Phishing for peer reviewers

Today I got an email from the ICL 2013 conference:

Dear Scott Wilson,

This is a short reminder for you to complete your reviews for the ICL/IGIP 2013 Conference.

Overall 2 submissions were recently assigned to you for reviewing, 2 are not yet completed.

We kindly remind you that we implement a “review-to-present” model. At least one of the authors from each full paper is expected to act as a reviewer of other submissions in order to have their paper(s) published in the conference proceedings.

Please log into your ConfTool account
( On the “Overview” page you can find now a review section where you will be able to download the papers and enter your reviews.

We need your reviews latest until 22 May 2013. We can’t exceed this deadline, because we would like to inform the authors about the acceptance in time.

Thank you for your support.

Best regards,

Your organizers of ICL 2013.

OMG! My two reviews are due in! I’d better go complete them!

Except of course I’ve never been asked, let alone accepted, to be on the review committee for ICL. As far as I can remember, I’ve never even been to one.

Thankfully, as soon as I read this it rang a vague bell. Where had I heard this before? Oh, I know, back in 2012:

Dear Scott Wilson,

We are now ready to start the review process of the Full Paper extended abstracts submissions for the ICL/IGIP Conference 2012.

You have been assinged up to three papers to review. To download the paper(s) and to enter your reviews please login to your ConfTool account. On the “Overview” page you can find now a review section.

For all the authors of full papers we kindly remind you that “Full Paper” is a “review-to-present” submission type. Each paper MUST have at least one author participating in the reviewing process.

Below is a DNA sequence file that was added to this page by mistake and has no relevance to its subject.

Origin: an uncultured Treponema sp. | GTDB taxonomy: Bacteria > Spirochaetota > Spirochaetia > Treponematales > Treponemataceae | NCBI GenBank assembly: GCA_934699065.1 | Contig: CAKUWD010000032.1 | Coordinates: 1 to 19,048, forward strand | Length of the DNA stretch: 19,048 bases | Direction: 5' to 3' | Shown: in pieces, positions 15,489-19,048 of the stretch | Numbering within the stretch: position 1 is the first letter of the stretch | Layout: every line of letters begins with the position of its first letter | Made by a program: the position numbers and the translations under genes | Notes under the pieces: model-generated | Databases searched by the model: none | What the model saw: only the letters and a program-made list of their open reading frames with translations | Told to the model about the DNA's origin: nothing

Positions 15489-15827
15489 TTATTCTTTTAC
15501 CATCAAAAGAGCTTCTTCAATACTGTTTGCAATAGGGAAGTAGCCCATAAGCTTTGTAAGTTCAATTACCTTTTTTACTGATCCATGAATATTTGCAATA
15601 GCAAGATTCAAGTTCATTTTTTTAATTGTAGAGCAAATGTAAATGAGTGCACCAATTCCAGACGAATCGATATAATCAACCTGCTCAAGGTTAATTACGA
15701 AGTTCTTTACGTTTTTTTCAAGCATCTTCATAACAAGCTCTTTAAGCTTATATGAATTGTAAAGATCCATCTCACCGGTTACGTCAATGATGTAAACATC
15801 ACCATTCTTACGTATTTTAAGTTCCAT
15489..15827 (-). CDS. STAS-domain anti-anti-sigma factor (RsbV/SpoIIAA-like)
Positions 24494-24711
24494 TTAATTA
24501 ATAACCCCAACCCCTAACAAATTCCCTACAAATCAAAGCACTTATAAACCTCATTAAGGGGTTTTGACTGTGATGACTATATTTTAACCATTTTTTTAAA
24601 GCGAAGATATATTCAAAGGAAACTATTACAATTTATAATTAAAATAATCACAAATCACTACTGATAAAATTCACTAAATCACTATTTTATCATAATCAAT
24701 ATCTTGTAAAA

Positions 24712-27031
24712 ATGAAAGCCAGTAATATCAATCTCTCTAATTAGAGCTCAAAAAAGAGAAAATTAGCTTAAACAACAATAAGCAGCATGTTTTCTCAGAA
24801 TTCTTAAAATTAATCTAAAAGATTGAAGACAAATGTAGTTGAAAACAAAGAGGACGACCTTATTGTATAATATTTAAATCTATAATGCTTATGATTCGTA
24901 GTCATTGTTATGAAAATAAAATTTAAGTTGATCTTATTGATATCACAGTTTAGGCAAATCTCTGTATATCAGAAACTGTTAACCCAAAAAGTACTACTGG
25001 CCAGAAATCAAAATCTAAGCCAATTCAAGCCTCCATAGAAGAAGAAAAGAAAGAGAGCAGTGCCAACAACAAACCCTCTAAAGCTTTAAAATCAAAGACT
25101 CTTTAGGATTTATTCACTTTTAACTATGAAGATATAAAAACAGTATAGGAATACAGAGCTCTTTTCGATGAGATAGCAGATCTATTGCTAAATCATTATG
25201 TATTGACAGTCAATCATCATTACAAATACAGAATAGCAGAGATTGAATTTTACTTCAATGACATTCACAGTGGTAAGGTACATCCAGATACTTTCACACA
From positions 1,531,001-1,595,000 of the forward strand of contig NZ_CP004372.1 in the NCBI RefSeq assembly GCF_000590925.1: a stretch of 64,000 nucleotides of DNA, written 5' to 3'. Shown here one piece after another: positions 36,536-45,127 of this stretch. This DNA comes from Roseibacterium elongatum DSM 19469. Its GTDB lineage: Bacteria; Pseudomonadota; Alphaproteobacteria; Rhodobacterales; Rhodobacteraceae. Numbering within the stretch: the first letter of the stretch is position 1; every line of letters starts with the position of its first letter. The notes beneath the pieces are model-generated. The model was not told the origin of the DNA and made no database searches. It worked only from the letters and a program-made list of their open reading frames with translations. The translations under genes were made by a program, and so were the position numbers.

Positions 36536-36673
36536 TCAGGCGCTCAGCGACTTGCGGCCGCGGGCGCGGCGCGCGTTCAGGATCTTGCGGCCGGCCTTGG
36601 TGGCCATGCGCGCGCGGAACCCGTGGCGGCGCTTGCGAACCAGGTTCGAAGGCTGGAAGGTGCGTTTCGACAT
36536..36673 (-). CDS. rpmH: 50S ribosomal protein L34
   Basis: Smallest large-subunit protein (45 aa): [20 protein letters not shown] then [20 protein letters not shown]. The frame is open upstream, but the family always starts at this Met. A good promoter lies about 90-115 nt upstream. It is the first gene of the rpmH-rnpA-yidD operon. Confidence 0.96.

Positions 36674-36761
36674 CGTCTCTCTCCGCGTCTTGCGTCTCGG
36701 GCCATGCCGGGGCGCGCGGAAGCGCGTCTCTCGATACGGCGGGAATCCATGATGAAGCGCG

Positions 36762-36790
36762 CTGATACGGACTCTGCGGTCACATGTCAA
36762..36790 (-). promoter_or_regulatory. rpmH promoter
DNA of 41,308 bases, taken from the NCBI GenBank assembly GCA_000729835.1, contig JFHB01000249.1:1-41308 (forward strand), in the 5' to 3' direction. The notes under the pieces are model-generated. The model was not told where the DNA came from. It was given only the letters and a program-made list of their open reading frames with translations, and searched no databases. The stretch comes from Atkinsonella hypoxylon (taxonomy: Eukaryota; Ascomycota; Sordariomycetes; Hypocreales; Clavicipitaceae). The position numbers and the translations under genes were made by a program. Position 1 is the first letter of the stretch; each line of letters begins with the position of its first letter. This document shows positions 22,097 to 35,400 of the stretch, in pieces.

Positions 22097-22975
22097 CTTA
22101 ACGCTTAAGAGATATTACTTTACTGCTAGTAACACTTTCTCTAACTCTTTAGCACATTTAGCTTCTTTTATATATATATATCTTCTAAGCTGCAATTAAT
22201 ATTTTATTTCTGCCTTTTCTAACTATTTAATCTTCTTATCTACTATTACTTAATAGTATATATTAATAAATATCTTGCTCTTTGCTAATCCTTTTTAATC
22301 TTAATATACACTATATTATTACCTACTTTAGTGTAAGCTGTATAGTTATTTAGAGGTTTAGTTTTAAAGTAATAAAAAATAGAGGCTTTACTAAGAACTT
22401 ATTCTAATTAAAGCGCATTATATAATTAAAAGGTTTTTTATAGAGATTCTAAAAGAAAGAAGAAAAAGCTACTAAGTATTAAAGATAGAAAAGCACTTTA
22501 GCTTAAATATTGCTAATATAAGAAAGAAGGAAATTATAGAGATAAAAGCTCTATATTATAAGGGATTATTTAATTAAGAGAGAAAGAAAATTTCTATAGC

We would appreciate to receive your reviews by 14 May 2012. We can’t exceed this deadline, because we would like to inform the authors about the cceptance in time.

Thank you for your support during the ICL/IGIP review process.

Best regards,

Danilo G. Zutin
Technical Program Chair

I’d just ignored it at that time. Why? Well, because back in 2011 I received:

On 1 Jun 2011, at 21:23, ICL Conference Secretariat wrote:

Dear Scott Wilson,

may we kindly remind you, that the deadline for submitting the reviews assigned to you is on Monday, 06 June 2011.

We can’t extend the review phase, because we have to inform authors about the results in time.

Thank you for your understanding and kind regards,

Conference Chairs

14th International Conference on Interactive Collaborative Learning

To which I replied, somewhat snarkily:

As far as I’m aware I have never agreed to have any connection with this conference. Please remove me from your mailing list.

Of course they ignored this, as they had when back in 2010 they sent me this:

On 25 May 2010, at 20:41, ICL Conference Secretariat wrote:

Dear Scott Wilson,

this is a gentle reminder that the paper review deadline for the ICL2010 Conference  is in four days (Saturday, 29 May 2010).

For your convenience the input of your reviews via the ConfTool is still possible until Sunday evening.

Please note that this is a hard deadline, so that the chairs can perform their duties in a timely manner and inform the authors about acceptance/rejection in time.

For your information: We have received more than 140 full paper submissions from over 45 countries and we are looking forward to a successful conference.

Calls for some submission types are still open.

Best regards,

Jeanne Schreurs

Michael Auer

13th International Conference on Interactive Computer aided Learning

To which I’d replied, confusedly:

I have no idea why I received this email – I’m not attending the conference, nor have I volunteered to join the programme committee for it?

Now, fake conferences and academic spam are becoming a real nuisance. However, I think ICL is a real conference because some real people I know have had papers accepted there!  Also, the very real Sandra Schaffert organised a mashup workshop at ICL 2009 for which I actually was on the programme committee!

But the fact is that in its communications ICL behaving like some sort of bizarre phishing scheme rather than an academic event.

You normally don’t allocate reviews for papers to random people on the Internet, you actually invite them onto your programme committee and give them the option of saying “no”.

Maybe this is just a bug in the conference organising software they’re using. Then again, who knows, maybe a spam-bait-phish model of conference peer review actually works?

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